HISTORY OF TEMPLE

From its humble roots, half a century ago, this steadily growing Hindu temple is now regarded as the largest of its kind in the UK and Europe. Each year, an increasing number of devotees and visitors, currently nearly half a million, visit the temple. Many visiting groups including over 10,000 students from schools, colleges, and University, come to the temple for guided tours.

The journey began in the late 1970s when a group of Hindu Diaspora from the Indian sub-continent shared a vision to create a temple, a sanctuary for prayer, and meditation. The inspiration was the temple (Balaji) temple located in Tirupathi, in South India.

Initially, the group held regular monthly community prayers at Shri Geeta Bhawan Mandir in Handsworth, Birmingham. In 1980, a deity of Lord temple, set in an ornately carved wooden Mandapam, was installed in the Mandir. Monthly pujas were performed, initially on the first Sunday of each month and then weekly every Sundays, attended by hundreds of devotees.

Support for building a purpose-built temple temple grew wider. In October 1984, a fifteen-members management committee was elected to take on the task of raising funds and finding a suitable land. The 15-member committee headed by Dr Agnihorti met regularly in each other’s homes to discuss the ways of realising their dream. A new charity, Shri temple Balaji Temple, (SVBT) was established and registered in November 1984. After four years, the members decided to change its structure to a five-members elected Trustees. Consequently, the first Board of Trustees were elected in 1988 headed by Dr Narayan Rao. The search for a suitable site and to raise the funds needed to realise the dream began in earnest. An army of dedicated members worked relentlessly searching for suitable land and to gain support from the wider section of the community.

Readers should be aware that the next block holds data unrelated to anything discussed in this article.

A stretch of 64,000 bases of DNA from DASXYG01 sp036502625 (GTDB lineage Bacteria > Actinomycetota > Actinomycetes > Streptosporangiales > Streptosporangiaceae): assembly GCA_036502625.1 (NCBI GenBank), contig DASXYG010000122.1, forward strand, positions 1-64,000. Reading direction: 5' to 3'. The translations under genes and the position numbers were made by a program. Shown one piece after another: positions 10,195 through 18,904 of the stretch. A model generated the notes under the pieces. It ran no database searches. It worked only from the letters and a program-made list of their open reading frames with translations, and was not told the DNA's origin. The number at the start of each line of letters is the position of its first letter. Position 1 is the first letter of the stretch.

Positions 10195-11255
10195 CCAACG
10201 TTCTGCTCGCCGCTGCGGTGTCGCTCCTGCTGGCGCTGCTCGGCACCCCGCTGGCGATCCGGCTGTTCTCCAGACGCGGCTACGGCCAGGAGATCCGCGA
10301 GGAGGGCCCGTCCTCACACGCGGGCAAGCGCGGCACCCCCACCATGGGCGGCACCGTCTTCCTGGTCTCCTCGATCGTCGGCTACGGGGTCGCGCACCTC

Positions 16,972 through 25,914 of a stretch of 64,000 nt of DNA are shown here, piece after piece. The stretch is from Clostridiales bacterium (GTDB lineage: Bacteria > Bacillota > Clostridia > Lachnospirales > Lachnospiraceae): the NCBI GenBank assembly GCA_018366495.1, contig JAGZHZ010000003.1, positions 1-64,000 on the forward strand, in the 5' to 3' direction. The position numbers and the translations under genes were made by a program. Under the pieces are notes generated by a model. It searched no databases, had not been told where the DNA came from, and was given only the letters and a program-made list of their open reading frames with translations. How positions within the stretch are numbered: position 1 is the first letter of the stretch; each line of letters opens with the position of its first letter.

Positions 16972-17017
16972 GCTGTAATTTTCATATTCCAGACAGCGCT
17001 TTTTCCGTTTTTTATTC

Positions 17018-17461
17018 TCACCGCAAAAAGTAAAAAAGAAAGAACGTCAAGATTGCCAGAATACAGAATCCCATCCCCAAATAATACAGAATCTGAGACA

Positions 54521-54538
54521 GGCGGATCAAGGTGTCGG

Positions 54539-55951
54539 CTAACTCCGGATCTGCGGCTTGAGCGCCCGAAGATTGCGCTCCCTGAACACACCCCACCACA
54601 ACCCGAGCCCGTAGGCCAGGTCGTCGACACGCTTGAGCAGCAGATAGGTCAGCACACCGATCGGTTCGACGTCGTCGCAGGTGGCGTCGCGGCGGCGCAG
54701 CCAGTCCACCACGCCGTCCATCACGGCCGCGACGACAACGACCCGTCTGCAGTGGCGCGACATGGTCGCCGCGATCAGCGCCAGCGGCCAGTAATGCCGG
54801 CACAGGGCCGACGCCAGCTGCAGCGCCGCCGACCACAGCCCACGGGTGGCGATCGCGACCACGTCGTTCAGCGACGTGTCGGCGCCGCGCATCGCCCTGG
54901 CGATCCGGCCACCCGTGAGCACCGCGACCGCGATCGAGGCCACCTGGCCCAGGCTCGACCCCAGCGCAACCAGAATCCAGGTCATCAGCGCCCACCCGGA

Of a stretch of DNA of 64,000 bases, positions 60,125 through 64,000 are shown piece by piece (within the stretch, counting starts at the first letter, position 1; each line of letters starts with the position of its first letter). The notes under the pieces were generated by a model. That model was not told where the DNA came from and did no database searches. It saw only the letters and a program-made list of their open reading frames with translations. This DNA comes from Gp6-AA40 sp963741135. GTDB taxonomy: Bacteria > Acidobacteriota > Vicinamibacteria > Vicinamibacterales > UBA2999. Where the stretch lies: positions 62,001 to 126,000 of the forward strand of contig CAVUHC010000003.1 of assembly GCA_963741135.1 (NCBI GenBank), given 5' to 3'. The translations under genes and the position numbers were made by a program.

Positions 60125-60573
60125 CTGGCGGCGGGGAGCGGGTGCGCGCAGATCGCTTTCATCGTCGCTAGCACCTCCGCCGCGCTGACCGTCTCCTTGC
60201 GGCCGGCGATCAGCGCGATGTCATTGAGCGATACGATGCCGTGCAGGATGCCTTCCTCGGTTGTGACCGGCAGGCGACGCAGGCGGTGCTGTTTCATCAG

1. Approx1955 – Brades Hall Farm

In 1995, a swathe of disused land in Black Country was seen by the searching members, ideal for their dream temple. The land was acquired from the Black Country Development Corporation (BCDC) with the benefit of planning permission to build a Community Centre and a temple.

2. The site of temple in1992 – Before purchase

The land in Tividale was a disused Brades Hall Farm and a tip called Monks Tip. The site was generous and was bounded by a canal to the West, a stretch of river Tame to the North and a narrow busy road A457 on the South.